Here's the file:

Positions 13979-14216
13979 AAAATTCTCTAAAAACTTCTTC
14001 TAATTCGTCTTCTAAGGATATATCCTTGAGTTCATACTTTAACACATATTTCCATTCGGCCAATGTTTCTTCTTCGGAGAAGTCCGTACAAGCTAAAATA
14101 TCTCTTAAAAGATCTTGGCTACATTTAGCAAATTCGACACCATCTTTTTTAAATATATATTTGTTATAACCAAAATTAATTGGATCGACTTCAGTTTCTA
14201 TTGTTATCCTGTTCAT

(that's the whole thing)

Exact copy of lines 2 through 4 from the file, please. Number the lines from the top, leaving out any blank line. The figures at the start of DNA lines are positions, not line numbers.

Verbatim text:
13979 AAAATTCTCTAAAAACTTCTTC
14001 TAATTCGTCTTCTAAGGATATATCCTTGAGTTCATACTTTAACACATATTTCCATTCGGCCAATGTTTCTTCTTCGGAGAAGTCCGTACAAGCTAAAATA
14101 TCTCTTAAAAGATCTTGGCTACATTTAGCAAATTCGACACCATCTTTTTTAAATATATATTTGTTATAACCAAAATTAATTGGATCGACTTCAGTTTCTA